Professor Donna Cross, from Edith Cowan University in Perth, said overweight and obesity rates in Australian children today are among the highest in the developed world with figures increasing steadily, especially among disadvantaged young children.
"It's a very serious health issue and this is the one of the first opportunities we've had in Australia to focus on what parents need to help them reduce overweight and obesity in their young children," she said.
Children who are obese are more negatively stigmatised than almost any other social group; they are more likely to be targets of peer bullying, have greater feelings of isolation and depression, lower self esteem, and higher levels of school absenteeism, Professor Cross said.
The research will ask stakeholders and parents about models of dealing with obesity in children, which has grown at an extraordinary rate in recent years. Australia is now on track to have similar levels to the United States where about 50 per cent of children are overweight.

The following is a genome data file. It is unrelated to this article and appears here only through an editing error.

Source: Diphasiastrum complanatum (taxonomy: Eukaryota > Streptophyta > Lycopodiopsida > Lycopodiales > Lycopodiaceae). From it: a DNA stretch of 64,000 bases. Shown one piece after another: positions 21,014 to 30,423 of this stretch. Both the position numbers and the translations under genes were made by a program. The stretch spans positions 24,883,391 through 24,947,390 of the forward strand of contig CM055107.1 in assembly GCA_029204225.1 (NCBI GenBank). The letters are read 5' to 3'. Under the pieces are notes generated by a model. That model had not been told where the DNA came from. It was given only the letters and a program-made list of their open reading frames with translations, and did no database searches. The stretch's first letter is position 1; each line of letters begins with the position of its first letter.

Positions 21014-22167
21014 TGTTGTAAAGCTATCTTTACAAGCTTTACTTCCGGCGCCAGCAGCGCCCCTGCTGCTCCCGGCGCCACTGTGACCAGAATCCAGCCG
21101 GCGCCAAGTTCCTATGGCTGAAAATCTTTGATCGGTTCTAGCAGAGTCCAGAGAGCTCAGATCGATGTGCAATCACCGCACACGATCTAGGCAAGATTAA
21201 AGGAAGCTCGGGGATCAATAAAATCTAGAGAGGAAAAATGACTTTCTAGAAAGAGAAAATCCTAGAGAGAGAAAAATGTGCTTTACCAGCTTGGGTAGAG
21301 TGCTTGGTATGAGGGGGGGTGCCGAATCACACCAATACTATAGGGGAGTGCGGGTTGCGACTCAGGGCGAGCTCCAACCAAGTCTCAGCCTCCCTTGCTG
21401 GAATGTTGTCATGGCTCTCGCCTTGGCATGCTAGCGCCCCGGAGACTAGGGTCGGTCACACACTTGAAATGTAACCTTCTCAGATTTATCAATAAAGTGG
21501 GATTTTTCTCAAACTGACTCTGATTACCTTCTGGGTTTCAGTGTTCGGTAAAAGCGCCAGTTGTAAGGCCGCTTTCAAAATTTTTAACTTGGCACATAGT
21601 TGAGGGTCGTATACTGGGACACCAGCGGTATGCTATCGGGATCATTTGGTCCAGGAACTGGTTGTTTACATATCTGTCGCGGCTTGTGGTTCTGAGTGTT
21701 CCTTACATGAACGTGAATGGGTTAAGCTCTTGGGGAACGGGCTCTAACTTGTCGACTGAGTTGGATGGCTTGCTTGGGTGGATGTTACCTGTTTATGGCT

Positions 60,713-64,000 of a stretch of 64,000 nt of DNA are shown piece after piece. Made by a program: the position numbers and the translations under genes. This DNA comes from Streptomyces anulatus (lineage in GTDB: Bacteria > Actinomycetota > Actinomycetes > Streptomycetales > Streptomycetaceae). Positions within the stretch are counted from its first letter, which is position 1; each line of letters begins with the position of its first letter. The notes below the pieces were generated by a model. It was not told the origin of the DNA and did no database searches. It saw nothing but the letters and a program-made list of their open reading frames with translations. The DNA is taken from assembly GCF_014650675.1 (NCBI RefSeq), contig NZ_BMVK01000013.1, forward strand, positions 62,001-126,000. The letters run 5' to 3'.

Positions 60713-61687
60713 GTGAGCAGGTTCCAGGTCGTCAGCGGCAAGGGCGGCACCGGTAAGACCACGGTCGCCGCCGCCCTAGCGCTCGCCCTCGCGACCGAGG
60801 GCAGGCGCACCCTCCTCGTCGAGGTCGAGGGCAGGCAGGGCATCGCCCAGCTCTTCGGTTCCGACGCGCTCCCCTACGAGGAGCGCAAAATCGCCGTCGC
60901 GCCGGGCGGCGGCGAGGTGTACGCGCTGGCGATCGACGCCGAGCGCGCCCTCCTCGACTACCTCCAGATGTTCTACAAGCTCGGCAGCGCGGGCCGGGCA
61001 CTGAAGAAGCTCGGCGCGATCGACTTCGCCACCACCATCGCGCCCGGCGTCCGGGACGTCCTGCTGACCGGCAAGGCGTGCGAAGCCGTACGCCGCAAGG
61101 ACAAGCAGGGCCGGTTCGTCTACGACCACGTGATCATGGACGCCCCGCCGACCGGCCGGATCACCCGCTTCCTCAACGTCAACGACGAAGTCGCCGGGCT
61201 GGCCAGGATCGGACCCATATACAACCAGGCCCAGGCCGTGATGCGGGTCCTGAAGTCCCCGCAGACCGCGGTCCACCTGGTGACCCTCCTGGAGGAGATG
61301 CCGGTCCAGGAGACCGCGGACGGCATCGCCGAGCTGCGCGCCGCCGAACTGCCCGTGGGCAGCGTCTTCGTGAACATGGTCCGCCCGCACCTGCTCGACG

"We are trying to find acceptable and appropriate ways to encourage parents to take action to keep their young children's weight in a healthy range. Being overweight at six years of age is a good indicator of the likelihood of being overweight in adulthood," she said.
Professor Cross' project is one of 12 projects around the nation funded by APHCRI, which is based at ANU, in its second major funding round for 2005.
The Australian Primary Health Care Research Institute was set up as part of a Federal Government strategy to improve the knowledge base in primary health care policy. This is the Institute's fourth funding round of research into prim
Contact: Amanda Morgan